Sowore, DSS and Buhari’s Disdain for Rule of Law

The refusal of the Department of State Services (DSS), to release Sowore Omoyele from its custody is a reminder to Nigerians of the numerous times the government of President Muhammadu Buhari has pointedly ignored court orders.

Last week the nation awoke to the drama of officials of the Department of State Security, DSS, pouncing on Sowore to re-arrest him inside the Federal High Court, Abuja, where he had just been granted bail.

Recall that Sowore, a human rights activist, former presidential candidate and founder of an online news agency, Sahara Reporters, was arrested by the DSS in August 2019, after he called for a protest which he tagged RevolutionNow. Finding the nation’s presidential election not credible enough, Sowore had called out his compatriots to embark on a revolution.

A day after that, on August 3, he was charged with treasonable felony, cybercrime offences and money laundering, at the Abuja High Court. He was eventually granted bail, pending his arraignment, but the DSS boss, Yusuf Bichi, refused to comply with the court order granting him bail.

In December 2015, the leader of the Islamic Movement of Nigeria, El Zakzaky, was arrested alongside his wife by the DSS, following an altercation between the Nigeria Army and the Islamic Movement in Zaria. On December 2, 2016, Justice Gabriel Kolawole of the Federal High Court in Abuja ordered their release and further directed that the DSS pay them the sum of N50m as compensation. This order was disobeyed by the DSS and they presently stand trial in another court where they are facing allegations of culpable homicide, unlawful assembly and disruption of public peace, among others.

The same applies to the former National Security Adviser to former President Goodluck Jonathan, Col Sambo Dasuki, who has been detained by the DSS since December 29, 2015, for allegedly illegally possessing firearms and diverting N2.1bn from an arms deal contract.

In court, it was ruled that detaining him for over 2years amounted to a violation of his right to liberty and he was granted bail from the DSS custody. The court ruled that the DSS could invite and interview him between the hours of 9am and 6pm on working days if they had any other reason to interrogate him. His release was ordered by the ECOWAS Court of Justice from the illegal custody on October 2014. Yet, the DSS disobeyed it.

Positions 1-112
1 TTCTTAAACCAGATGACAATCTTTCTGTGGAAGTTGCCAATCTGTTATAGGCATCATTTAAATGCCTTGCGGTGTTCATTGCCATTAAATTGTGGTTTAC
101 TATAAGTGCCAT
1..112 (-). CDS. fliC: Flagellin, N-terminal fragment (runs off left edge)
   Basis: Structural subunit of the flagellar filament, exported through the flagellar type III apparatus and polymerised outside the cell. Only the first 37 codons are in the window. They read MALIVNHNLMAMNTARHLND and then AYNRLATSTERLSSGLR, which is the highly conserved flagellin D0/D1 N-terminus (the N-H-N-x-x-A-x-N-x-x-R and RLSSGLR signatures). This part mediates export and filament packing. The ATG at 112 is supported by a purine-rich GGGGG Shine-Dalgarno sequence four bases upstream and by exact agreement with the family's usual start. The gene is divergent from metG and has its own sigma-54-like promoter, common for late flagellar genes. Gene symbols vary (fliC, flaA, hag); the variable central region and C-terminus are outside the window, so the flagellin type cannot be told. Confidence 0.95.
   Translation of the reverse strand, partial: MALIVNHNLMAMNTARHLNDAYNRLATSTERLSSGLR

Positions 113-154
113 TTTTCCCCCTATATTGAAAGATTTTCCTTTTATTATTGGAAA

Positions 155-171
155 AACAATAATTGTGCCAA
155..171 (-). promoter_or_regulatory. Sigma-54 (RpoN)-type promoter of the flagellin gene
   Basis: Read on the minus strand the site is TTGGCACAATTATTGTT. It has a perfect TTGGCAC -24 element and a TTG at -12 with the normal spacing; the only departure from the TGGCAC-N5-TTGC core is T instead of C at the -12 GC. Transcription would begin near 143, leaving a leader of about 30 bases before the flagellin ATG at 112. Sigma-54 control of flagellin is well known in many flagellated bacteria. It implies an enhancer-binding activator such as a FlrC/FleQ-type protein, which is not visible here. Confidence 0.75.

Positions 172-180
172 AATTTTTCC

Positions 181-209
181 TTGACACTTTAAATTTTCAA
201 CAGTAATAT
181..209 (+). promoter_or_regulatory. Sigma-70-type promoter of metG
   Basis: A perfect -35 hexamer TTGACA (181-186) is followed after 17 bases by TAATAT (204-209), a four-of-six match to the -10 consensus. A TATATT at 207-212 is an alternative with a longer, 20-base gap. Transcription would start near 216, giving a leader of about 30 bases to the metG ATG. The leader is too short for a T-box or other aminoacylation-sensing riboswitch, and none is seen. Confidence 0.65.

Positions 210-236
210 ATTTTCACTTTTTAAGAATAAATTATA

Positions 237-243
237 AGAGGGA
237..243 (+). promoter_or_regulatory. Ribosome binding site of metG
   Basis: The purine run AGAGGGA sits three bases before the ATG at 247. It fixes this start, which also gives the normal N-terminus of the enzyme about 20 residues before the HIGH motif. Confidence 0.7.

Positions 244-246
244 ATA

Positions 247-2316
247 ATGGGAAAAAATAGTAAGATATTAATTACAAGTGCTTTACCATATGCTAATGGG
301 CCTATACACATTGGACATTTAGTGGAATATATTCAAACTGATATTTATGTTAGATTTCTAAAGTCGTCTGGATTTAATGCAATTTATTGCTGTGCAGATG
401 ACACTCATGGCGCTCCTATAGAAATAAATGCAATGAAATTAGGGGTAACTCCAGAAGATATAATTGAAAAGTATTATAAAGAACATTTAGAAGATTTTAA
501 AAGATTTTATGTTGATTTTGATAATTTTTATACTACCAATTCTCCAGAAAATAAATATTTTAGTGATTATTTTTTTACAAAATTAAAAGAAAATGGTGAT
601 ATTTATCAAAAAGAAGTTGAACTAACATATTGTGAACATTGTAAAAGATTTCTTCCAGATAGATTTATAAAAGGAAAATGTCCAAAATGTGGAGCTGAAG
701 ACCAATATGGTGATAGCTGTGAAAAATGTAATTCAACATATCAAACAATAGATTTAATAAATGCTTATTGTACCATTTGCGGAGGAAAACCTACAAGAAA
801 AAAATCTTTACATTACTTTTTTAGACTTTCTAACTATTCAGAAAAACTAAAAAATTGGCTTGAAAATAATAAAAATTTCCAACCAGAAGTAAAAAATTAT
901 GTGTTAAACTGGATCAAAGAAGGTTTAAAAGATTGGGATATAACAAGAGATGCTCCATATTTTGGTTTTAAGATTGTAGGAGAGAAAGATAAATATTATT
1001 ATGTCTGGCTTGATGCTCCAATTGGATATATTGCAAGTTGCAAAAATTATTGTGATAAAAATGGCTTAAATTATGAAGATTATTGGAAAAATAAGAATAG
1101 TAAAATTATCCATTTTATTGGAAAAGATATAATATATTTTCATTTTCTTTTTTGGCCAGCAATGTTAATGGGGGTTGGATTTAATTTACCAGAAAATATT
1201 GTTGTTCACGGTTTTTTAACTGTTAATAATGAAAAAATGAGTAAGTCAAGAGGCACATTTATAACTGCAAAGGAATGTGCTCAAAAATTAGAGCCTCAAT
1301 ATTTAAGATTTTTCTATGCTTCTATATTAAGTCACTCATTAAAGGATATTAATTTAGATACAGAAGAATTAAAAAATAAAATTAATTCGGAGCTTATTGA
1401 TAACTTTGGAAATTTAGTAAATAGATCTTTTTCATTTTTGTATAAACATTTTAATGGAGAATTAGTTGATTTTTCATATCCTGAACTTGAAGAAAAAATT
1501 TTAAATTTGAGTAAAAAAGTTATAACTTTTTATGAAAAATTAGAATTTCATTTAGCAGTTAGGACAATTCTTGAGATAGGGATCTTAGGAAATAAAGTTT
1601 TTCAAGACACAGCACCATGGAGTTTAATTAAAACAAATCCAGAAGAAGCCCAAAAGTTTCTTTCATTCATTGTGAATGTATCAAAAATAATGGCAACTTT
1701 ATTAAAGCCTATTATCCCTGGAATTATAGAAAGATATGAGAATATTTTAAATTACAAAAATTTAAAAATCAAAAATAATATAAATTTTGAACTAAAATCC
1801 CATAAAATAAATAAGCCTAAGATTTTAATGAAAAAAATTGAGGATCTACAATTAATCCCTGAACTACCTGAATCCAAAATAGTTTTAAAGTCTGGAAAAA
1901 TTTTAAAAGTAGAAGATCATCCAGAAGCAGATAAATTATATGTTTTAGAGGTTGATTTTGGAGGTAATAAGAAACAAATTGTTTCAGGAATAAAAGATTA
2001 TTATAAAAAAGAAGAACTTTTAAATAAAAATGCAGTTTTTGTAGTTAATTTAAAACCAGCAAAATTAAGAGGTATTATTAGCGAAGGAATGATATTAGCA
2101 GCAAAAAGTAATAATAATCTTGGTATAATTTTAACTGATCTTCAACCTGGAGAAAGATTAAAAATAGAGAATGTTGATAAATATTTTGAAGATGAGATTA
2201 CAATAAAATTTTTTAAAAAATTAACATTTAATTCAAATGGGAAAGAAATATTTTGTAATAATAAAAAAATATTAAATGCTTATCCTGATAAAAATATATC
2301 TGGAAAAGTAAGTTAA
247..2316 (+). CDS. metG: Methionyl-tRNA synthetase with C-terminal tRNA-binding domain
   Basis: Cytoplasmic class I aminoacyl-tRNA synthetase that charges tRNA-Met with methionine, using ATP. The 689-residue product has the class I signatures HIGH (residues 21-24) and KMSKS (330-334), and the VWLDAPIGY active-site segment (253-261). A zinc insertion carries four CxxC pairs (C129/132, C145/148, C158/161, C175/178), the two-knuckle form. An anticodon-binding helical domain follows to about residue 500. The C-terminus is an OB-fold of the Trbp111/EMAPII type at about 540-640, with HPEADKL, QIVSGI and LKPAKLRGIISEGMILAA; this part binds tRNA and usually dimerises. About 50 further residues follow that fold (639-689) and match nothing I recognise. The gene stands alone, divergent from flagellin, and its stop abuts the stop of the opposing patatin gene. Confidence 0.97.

In the same light, the Federal High Court in Abuja directed the Federal Government to set the overall limits for the amounts of consolidated debts of the nation’s federal, state and local governments on February 20, 2018, in a suit filed by the Centre for Social Justice, saying that those limits should be approved by both the Senate and the House of Representatives within 90 days of the judgement. This judgement was disobeyed.

The same trend was recorded when in March 2016, the Federal High Court, Abuja, ordered the Federal Government to publish details of the spending of recovered loot by successive governments since 1999. It is an order that is yet to be obeyed, just like Navy Captain Dada Labinjo is allegedly being detained in the underground detention facility of the Defence Intelligence Agency in Abuja since September 2016, in spite of an order of the Federal High Court against that. The DSS has continued to ignore that order. Labinjo is just one of the 67 persons being illegally detained without trial by the Nigerian Navy.

The court is established to bring justice to the citizenry but when that can no longer be guaranteed, especially by persons and institutions expected to ensure that, then all hope may, indeed, be lost.